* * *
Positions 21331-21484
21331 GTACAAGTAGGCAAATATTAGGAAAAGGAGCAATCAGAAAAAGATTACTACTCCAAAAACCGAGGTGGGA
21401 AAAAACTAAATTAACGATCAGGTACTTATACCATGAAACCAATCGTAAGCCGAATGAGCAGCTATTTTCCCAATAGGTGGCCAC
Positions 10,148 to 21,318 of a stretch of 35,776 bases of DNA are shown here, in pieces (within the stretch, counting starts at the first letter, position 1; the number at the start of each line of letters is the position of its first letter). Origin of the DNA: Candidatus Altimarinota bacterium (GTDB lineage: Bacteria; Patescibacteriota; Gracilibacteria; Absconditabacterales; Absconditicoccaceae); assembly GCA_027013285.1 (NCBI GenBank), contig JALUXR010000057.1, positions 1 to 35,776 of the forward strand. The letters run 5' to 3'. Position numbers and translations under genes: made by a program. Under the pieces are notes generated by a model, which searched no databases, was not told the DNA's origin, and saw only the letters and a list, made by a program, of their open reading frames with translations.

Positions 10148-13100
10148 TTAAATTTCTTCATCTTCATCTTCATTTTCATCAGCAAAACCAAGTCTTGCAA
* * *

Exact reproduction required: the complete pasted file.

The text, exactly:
Positions 21331-21484
21331 GTACAAGTAGGCAAATATTAGGAAAAGGAGCAATCAGAAAAAGATTACTACTCCAAAAACCGAGGTGGGA
21401 AAAAACTAAATTAACGATCAGGTACTTATACCATGAAACCAATCGTAAGCCGAATGAGCAGCTATTTTCCCAATAGGTGGCCAC
Positions 10,148 to 21,318 of a stretch of 35,776 bases of DNA are shown here, in pieces (within the stretch, counting starts at the first letter, position 1; the number at the start of each line of letters is the position of its first letter). Origin of the DNA: Candidatus Altimarinota bacterium (GTDB lineage: Bacteria; Patescibacteriota; Gracilibacteria; Absconditabacterales; Absconditicoccaceae); assembly GCA_027013285.1 (NCBI GenBank), contig JALUXR010000057.1, positions 1 to 35,776 of the forward strand. The letters run 5' to 3'. Position numbers and translations under genes: made by a program. Under the pieces are notes generated by a model, which searched no databases, was not told the DNA's origin, and saw only the letters and a list, made by a program, of their open reading frames with translations.

Positions 10148-13100
10148 TTAAATTTCTTCATCTTCATCTTCATTTTCATCAGCAAAACCAAGTCTTGCAA